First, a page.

Why Silence Is So Much Easier...

Silence is the habitat of the writer.  The inner silence where one listens for the words, for the speakers of the words... the characters; silence where one sits, fingers above the keyboard, hovering, attending to the very silence itself and its myriad revelations, its images that flicker and dance like screen images; images that emerge from shadowy depths as from a dream.

One must be attentive to the silence, letting it grow and move and expand until it opens of its own accord. In the center of that word, "attentive," is tent.  One is tented by the silence. Beyond the tent, towering pines, mist, the smell of dark earth and ferns, the sound of slow water dripping from high branches. This is how the writing happens.  This is how it emerges.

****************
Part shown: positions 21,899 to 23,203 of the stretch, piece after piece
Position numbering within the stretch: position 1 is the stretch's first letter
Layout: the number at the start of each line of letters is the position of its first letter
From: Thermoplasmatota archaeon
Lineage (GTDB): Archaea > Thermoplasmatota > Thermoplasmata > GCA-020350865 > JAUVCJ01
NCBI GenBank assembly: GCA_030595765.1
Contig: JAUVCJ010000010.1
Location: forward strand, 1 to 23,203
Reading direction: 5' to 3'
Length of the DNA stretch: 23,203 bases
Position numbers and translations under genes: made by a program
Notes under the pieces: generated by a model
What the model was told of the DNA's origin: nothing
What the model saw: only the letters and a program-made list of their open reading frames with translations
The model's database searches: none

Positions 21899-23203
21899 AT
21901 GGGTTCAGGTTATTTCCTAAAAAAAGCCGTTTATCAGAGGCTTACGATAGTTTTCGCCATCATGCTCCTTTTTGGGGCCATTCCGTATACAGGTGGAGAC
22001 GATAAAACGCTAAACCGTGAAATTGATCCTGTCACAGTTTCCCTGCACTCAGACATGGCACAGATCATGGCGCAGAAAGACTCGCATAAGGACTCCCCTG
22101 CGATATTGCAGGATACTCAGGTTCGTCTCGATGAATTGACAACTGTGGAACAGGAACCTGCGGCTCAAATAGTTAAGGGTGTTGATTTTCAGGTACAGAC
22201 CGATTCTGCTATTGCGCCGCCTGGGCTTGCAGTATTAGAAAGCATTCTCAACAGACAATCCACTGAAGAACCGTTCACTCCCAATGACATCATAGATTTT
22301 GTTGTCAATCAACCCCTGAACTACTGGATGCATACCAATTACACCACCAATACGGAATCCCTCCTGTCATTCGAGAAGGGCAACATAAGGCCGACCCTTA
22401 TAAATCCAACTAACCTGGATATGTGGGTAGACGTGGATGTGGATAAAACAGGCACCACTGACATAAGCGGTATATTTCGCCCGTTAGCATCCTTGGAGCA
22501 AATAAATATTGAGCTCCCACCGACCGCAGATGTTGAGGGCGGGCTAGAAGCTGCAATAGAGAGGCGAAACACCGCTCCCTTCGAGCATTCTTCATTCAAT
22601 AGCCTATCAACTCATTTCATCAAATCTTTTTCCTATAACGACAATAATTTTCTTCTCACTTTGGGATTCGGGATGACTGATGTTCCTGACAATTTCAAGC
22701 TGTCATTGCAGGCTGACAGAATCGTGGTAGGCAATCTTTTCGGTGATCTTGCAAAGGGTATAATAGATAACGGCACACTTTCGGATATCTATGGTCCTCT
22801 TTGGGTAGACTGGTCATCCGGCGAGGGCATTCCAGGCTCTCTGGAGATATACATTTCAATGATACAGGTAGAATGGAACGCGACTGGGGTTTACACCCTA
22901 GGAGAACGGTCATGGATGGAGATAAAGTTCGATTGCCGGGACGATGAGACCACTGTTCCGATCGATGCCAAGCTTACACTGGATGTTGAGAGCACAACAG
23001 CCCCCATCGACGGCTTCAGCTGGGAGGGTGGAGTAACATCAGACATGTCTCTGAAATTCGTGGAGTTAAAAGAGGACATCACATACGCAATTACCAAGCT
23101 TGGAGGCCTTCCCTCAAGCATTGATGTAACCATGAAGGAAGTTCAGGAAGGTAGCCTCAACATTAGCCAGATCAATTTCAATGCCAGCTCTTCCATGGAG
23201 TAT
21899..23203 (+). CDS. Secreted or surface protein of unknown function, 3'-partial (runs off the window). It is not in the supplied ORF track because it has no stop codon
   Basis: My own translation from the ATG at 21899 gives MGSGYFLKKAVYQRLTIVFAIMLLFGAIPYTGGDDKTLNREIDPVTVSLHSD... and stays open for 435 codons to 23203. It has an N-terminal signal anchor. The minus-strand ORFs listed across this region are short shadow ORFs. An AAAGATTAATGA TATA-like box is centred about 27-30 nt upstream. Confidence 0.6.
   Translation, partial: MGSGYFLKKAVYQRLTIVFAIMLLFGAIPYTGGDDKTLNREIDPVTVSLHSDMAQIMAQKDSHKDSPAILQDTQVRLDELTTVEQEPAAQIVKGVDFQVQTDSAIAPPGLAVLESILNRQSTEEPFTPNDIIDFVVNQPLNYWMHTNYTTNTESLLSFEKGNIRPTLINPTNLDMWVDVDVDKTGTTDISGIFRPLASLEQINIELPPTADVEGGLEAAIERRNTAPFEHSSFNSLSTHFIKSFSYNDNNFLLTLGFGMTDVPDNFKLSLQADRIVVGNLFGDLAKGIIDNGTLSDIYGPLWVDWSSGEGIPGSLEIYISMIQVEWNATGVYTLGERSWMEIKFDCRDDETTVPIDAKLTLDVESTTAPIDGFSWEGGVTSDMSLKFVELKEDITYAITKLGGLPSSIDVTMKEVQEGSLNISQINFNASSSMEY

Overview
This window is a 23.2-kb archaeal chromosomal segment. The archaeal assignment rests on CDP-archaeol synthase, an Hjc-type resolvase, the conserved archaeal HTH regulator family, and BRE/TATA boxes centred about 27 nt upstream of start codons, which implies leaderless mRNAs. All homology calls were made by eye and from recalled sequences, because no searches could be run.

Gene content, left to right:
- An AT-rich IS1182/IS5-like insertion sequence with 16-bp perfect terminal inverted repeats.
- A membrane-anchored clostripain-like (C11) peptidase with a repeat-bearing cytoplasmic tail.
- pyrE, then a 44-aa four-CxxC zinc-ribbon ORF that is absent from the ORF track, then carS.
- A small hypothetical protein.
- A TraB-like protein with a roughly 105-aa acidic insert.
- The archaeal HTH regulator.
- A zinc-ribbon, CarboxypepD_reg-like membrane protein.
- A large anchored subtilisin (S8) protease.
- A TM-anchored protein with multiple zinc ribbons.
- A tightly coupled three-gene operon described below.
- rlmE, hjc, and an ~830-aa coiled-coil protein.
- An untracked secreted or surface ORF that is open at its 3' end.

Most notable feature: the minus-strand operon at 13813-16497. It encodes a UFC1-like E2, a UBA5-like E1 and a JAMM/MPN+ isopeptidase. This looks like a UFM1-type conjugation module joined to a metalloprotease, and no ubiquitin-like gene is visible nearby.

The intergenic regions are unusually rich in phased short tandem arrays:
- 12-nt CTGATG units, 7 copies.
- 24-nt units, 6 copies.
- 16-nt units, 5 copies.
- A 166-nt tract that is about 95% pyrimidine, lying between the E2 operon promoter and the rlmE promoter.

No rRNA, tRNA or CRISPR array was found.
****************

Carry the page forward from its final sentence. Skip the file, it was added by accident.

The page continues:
To put it out there into the world in any form is breaking the silence.  Within the silence is the sound - roar and pulse and beat and breath.  Beyond the silence, on the other side of the silence, lies the expectation of others, the need of others, the desire of others. The great gift is when we can give to the reader something they never expected, something they didn't know they needed, never imagined they wanted.  

There is no reading without writing.  That sounds so simple, so obvious.  But when I am reading I am entering the silence of printed word on page, be it paper or electronic, it doesn't matter.  I enter the silence and as the reader I listen until I hear the characters' voices. I watch until I see what the writer is revealing to me.  A stand of pines, a meadow, a long split-rail fence, a farmhouse abandoned, its porch tilting in on itself. And overhead the harsh caw of the crow, the drone of a distant jet, and somewhere, down a hill, by the unseen stream, the strange song of spring frogs and children laughing.